USD 259

Abigail Beckman / KMUW

Tensions were high leading into Wichita Public School's Board of Education meeting last night. Hundreds of unionized teachers lined the street outside of North High School wearing red t-shirts and holding signs demanding respect and better treatment from the district.

Sean Sandefur / KMUW/File photo

Last week, leaders of the local teacher's union, United Teachers of Wichita, asked members to work only the hours mandated in their contracts on Monday to show unity in the midst of stalled contract negotiations with the district. That means arriving 10 minutes before the school day starts, taking a 40-minute duty-free lunch break and leaving 10 minutes after the day ends.

Shannan Muskopf / Flickr

Recent Kansas ACT scores were higher than the national average.

More than 24,000 Kansas students took the 2016 ACT college entrance exam, which, according to a new report from the ACT, is the highest number of test-takers in the past five years.

The state’s average test score was 21.9 out of a total 36 points. In the Wichita Public Schools district, the average score was 19.7; nationally, students scored an average of 20.8 points.

Abigail Wilson / KMUW/File photo

Updated on 08/23/16 at 10:00 a.m:

The Wichita Public Schools board voted on Monday to approve the budget for the next school year.

The 662 million dollar budget passed 5 to 0, with 2 board members absent.

Alex Starr, flickr Creative Commons

A final vote on the proposed budget for Wichita Public Schools has been scheduled for Aug. 22. Members of the local school board looked over the budget at a meeting on Monday night.

The plan, which totals nearly $662 million, cuts certain expenses by about $22 million to account for the increased costs for healthcare, transportation and utilities.

Schools around Kansas are just a couple of weeks from opening for the new school year, but about three dozen districts say they need more state aid and have applied for extraordinary needs funding.

In all, 37 districts are asking for about $8.4 million from the state Board of Education. There is about $15 million in the pool. All districts contribute a small portion of their state aid to the pool.

Two of the biggest requests come from the two of the smaller districts in this area: Spring Hill in Johnson County and Basehor-Linwood in Leavenworth County. 

Chris, flickr Creative Commons

With the beginning of the school year a little more than a month away, Wichita’s public school district has an unusually high number of teacher vacancies.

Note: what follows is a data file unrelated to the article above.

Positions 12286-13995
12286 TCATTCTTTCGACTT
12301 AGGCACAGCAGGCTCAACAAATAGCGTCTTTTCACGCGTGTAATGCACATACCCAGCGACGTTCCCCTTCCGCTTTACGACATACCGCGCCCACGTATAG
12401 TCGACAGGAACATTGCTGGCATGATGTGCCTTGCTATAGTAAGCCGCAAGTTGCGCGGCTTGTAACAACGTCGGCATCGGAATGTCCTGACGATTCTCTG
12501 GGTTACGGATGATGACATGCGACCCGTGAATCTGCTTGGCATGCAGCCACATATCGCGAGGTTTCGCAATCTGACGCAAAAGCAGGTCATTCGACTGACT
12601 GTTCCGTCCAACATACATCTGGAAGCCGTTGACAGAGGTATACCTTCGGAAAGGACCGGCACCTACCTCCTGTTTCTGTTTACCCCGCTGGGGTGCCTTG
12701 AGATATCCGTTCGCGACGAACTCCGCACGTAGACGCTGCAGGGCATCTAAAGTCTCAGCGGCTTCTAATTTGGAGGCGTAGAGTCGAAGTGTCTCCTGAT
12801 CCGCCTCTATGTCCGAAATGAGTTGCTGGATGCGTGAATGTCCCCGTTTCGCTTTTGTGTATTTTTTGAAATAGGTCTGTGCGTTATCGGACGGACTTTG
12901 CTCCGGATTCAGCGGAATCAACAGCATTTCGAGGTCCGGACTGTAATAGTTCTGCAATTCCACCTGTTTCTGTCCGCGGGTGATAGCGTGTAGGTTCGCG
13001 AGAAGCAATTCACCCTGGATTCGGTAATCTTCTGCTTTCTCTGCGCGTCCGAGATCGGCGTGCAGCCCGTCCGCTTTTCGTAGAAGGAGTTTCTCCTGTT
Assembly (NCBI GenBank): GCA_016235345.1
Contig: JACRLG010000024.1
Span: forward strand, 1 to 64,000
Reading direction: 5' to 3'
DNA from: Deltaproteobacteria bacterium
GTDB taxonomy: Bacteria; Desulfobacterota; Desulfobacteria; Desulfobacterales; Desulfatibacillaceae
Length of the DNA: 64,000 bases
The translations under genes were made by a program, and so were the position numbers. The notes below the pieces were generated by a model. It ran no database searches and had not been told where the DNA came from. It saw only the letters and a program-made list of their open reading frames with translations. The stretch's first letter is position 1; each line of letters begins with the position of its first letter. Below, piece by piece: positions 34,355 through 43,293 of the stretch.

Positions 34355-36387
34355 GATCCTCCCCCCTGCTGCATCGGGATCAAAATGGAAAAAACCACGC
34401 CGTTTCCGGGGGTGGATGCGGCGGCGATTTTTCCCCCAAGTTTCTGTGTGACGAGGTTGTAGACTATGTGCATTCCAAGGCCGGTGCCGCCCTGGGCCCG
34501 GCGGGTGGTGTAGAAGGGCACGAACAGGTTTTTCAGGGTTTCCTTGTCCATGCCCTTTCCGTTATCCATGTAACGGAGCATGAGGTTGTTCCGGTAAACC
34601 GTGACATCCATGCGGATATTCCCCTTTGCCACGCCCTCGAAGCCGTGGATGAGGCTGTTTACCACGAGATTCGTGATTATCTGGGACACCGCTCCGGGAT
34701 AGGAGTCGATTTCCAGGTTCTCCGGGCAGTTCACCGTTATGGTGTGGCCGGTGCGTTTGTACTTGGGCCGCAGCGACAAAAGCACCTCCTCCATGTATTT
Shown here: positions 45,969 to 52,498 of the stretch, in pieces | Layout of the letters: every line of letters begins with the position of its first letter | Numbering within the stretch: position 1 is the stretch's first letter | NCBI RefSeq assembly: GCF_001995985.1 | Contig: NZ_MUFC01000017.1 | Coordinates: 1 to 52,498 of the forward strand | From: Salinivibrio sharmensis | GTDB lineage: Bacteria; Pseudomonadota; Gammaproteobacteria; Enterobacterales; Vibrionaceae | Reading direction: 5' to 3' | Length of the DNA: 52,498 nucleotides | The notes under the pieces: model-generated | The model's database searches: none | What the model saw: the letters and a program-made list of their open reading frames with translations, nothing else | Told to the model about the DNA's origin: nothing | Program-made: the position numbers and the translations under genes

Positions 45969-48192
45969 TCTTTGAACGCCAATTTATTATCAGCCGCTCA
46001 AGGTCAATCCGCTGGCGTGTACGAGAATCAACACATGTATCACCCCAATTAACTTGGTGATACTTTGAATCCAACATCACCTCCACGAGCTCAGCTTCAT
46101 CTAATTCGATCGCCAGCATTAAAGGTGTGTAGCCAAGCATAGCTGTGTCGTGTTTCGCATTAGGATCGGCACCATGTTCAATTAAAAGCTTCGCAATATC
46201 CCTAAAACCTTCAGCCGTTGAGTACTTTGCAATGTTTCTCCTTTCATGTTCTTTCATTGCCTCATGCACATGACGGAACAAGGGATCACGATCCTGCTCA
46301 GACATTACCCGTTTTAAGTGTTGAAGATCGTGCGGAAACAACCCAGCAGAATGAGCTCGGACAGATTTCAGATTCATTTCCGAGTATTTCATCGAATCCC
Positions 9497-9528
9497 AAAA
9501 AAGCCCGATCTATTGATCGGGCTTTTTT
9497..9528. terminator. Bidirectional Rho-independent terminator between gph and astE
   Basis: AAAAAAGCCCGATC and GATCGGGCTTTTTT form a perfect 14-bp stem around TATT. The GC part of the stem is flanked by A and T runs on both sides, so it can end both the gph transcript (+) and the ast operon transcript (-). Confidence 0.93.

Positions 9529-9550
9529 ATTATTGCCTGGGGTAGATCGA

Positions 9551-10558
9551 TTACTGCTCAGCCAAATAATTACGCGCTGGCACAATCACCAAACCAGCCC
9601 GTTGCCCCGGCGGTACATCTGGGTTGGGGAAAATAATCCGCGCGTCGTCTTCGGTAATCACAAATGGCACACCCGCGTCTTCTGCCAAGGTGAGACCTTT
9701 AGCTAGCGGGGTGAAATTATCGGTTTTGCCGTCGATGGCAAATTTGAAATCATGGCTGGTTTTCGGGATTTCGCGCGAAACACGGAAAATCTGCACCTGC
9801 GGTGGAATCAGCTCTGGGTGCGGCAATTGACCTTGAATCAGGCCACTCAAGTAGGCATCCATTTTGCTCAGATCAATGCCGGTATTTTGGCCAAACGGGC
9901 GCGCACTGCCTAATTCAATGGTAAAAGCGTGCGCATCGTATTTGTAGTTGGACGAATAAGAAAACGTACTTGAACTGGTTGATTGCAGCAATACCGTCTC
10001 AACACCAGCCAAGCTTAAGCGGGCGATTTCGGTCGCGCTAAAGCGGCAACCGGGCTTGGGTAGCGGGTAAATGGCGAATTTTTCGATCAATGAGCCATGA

Elementary schools in the district have the most openings at 13, followed by high schools and middle schools with 10 each. Special education programs in the district are short by 34 teachers.

Shannon Krysl, chief human resources officer with USD 259, says the number of unfilled positions is down significantly since June, when there were nearly 70 vacancies in elementary schools alone.

Larry Darling, flickr Creative Commons

Starting Monday, parents can go online to enroll their children in Wichita Public Schools using a computer, smartphone or tablet.

Returning students in USD 259 can be enrolled using an active account with the district’s web portal, ParentVUE. Enrollment forms, class schedules, information on district policies, and waivers are also available online. Parents can also pay for school meals and take care of enrollment fees through the web portal.

Wichita Public Schools

Updated: Kansas schools will be able to keep their doors open and the threat of a potential statewide shutdown is over. The Kansas Supreme Court has ruled that a bill passed by lawmakers last Friday and signed by Governor Sam Brownback on Monday, fixes inequities in school funding between rich and poor districts.

Now, the court will move on to the larger question of whether the Legislature is providing adequate funding to schools, which officials say could involve hundreds of millions of dollars. A date for those arguments has not been set.

Chris, flickr Creative Commons

A new plan to fund public schools got a big boost today when some districts that stand to lose money said they would support the proposal.

Several wealthy districts in Johnson County will lose overall funding, which will go to assist poorer school districts. Todd White, superintendent of Blue Valley Schools, says they’re willing to compromise and accept the bill in order to keep schools from closing.

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